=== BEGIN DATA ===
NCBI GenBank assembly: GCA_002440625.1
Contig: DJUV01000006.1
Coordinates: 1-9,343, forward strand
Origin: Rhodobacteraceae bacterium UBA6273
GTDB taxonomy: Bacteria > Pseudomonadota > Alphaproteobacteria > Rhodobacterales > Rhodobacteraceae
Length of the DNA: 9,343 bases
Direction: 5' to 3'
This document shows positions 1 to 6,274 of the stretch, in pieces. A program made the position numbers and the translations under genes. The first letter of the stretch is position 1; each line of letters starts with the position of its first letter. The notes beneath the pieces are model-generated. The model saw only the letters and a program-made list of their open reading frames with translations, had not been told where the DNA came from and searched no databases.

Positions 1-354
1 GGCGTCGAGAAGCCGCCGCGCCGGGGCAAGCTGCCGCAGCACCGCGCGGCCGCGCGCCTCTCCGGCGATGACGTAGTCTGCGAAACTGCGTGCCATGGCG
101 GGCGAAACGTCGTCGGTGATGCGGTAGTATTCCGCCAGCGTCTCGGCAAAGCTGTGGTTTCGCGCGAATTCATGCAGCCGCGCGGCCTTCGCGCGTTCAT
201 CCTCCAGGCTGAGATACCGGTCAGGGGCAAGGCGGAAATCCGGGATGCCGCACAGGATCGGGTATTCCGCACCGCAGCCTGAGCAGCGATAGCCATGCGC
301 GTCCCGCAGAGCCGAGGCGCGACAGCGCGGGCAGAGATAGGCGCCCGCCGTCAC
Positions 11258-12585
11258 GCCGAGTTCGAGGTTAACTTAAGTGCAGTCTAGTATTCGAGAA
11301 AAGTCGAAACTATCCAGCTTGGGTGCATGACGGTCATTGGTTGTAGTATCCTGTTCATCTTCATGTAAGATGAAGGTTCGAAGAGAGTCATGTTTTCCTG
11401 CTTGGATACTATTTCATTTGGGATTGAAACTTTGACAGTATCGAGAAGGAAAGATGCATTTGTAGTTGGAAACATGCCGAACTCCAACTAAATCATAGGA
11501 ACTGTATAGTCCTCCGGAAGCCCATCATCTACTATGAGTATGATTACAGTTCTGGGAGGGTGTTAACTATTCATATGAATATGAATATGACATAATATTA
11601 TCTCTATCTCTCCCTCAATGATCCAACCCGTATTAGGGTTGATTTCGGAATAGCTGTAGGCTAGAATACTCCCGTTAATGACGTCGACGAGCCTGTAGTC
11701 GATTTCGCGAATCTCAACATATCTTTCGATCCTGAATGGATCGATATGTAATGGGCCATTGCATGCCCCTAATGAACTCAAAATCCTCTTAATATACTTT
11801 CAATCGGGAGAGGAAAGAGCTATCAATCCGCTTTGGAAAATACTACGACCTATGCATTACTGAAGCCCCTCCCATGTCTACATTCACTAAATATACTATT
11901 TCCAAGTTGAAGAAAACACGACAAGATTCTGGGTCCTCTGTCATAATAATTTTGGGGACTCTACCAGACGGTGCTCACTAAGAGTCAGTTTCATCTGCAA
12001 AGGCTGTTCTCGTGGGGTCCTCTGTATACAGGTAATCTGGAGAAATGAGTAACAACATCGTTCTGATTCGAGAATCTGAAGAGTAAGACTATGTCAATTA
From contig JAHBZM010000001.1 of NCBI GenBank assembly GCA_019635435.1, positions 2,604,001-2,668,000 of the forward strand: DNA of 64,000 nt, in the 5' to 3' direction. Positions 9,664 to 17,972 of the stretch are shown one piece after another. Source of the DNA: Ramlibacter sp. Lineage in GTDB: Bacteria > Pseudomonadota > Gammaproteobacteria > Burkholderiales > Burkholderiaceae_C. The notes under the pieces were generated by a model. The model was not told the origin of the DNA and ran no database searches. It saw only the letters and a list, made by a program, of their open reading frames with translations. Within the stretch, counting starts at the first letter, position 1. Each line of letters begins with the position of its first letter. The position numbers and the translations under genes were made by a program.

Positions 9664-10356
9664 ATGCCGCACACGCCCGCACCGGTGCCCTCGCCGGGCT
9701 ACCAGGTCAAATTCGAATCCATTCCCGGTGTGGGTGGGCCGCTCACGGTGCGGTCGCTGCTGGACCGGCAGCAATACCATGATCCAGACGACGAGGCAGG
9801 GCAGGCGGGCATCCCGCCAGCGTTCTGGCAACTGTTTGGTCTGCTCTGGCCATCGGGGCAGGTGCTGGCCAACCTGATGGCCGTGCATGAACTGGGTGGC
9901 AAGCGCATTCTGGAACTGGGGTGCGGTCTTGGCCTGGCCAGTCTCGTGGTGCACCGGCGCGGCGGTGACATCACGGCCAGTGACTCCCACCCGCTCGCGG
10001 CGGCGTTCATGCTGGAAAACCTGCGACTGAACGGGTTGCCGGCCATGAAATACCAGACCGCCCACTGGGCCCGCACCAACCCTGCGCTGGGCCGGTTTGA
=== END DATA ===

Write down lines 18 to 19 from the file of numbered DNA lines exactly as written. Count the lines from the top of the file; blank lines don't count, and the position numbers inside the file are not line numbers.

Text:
11501 ACTGTATAGTCCTCCGGAAGCCCATCATCTACTATGAGTATGATTACAGTTCTGGGAGGGTGTTAACTATTCATATGAATATGAATATGACATAATATTA
11601 TCTCTATCTCTCCCTCAATGATCCAACCCGTATTAGGGTTGATTTCGGAATAGCTGTAGGCTAGAATACTCCCGTTAATGACGTCGACGAGCCTGTAGTC